For both reasons then, prudential and humanitarian, it behooves a good society to provide its citizens with at least a minimal level of sustenance.

Aristotle defined a good society as one that promotes human flourishing, and no one can flourish if every waking moment is devoted to subsistence. The trick is finding the sweet spot between empowering people and creating dependency. In the U.S., we have historically frowned on assisting the poor, concerned that a too-generous social safety net would create a dependent underclass. (Our disinclination to help impoverished folks also reflects the Calvinist assumption that poverty is evidence of divine disapproval–that being poor somehow reflects moral deficiency.)

Ironically, despite America’s public celebration of self-sufficiency, capitalism and markets, our government blithely subsidizes all manner of private-sector business enterprises, privileging the well-connected and tilting the playing field with abandon–and creating considerable dependency in the process.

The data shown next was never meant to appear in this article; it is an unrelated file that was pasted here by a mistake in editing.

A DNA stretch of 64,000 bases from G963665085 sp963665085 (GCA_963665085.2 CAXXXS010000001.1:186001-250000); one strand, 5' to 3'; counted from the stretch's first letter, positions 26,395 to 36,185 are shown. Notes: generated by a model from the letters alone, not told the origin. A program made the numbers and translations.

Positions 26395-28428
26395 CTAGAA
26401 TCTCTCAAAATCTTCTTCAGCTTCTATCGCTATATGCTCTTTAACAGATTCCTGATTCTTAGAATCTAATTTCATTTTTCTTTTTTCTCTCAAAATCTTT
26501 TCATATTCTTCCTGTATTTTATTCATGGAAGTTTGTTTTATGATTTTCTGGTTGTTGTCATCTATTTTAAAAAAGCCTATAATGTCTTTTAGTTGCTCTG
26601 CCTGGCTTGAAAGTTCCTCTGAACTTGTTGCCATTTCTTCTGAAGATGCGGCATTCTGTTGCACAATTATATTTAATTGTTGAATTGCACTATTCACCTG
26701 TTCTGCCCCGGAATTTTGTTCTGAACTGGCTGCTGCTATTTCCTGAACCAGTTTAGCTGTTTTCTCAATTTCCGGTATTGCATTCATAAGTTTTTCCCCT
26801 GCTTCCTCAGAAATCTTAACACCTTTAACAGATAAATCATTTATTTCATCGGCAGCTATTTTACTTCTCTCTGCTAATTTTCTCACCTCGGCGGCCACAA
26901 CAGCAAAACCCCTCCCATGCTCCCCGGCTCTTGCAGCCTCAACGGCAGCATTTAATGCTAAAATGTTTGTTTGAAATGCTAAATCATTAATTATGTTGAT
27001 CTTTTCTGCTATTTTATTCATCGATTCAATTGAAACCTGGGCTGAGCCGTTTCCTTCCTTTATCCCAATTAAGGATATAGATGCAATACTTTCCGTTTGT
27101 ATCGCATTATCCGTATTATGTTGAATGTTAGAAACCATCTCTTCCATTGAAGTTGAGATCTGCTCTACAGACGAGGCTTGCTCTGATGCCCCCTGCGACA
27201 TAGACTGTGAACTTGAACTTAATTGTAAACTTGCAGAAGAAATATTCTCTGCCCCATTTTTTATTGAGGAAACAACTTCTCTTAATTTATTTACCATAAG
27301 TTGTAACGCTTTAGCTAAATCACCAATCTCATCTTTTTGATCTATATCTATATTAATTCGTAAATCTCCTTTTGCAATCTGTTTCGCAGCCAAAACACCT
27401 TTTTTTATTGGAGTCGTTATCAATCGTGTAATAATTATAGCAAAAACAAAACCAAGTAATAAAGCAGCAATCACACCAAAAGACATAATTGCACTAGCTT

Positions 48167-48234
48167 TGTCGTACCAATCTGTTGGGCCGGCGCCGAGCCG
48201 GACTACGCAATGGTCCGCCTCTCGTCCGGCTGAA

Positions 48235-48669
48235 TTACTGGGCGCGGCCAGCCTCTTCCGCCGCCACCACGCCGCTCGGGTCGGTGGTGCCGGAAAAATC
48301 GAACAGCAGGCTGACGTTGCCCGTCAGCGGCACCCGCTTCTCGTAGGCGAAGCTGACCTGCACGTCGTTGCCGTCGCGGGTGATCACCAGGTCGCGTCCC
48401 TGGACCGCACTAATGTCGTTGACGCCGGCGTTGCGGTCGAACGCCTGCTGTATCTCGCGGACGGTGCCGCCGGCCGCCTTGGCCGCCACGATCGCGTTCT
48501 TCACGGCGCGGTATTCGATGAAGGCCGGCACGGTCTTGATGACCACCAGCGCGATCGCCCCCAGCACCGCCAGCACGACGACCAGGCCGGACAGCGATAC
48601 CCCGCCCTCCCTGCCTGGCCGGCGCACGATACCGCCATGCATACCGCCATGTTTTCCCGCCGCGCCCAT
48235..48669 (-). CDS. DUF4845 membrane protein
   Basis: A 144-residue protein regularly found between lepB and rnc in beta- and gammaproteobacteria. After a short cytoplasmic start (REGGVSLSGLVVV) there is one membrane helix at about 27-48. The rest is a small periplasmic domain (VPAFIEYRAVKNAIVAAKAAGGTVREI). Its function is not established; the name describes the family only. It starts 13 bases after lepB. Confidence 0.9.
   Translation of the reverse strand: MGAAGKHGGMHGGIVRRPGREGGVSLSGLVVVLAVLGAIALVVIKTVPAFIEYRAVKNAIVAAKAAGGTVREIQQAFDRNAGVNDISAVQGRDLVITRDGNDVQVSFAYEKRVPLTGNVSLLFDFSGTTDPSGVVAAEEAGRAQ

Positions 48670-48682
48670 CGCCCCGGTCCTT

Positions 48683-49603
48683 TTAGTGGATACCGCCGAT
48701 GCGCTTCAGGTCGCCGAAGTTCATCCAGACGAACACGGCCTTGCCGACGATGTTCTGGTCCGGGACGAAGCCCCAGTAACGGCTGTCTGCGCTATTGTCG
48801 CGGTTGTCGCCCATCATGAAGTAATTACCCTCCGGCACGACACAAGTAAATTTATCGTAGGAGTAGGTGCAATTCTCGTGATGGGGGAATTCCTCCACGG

I’ve never understood why welfare for the rich is less morally suspect than welfare for the poor.

In that same State of the Union message, FDR outlined what he called a second Bill of Rights, one that would include the right to “a useful and remunerative job;”  the right to earn enough to provide adequate food and clothing and recreation; the right of every farmer to raise and sell his products at a return which will give him and his family a decent living; the right of every businessman, large and small, to trade in an atmosphere of freedom from unfair competition and domination by monopolies at home or abroad; the right of every family to a decent home; the right to adequate medical care and the opportunity to achieve and enjoy good health; the right to adequate protection from the economic fears of old age, sickness, accident, and unemployment; and the right to a good education.

We’re no closer to realizing those goals than we were when FDR delivered his speech; if anything, we’re farther from them, thanks in no small measure to a small group of smug, self-righteous and highly subsidized “captains of industry” who have purchased our political system–and who can count on the millions of us who won’t vote on Tuesday.